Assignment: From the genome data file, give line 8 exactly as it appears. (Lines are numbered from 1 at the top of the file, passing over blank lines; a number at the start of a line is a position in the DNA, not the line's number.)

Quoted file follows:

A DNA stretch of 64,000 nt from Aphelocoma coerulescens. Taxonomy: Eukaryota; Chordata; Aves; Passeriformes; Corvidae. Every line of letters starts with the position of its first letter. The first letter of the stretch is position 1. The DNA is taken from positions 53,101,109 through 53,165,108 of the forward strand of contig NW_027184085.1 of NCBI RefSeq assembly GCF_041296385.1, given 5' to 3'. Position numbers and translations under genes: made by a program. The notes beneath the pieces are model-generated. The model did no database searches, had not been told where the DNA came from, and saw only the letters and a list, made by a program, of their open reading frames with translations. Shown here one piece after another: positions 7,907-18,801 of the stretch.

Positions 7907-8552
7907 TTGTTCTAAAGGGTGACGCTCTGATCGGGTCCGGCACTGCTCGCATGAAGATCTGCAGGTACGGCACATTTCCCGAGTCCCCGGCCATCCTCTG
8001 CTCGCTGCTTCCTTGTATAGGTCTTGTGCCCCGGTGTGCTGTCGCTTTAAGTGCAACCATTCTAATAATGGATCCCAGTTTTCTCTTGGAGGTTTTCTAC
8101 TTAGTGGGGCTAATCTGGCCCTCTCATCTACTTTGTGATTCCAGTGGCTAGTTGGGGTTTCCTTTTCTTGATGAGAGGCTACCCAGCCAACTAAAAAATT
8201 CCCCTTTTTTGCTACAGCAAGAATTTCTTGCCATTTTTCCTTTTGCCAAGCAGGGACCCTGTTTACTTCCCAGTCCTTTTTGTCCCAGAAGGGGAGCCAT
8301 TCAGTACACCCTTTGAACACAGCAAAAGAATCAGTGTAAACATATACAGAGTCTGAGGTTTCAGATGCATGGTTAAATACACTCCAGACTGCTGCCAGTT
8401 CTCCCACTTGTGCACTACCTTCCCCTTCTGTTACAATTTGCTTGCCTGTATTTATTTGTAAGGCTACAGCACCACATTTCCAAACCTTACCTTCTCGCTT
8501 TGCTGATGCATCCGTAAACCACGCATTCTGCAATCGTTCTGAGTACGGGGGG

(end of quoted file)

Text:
8401 CTCCCACTTGTGCACTACCTTCCCCTTCTGTTACAATTTGCTTGCCTGTATTTATTTGTAAGGCTACAGCACCACATTTCCAAACCTTACCTTCTCGCTT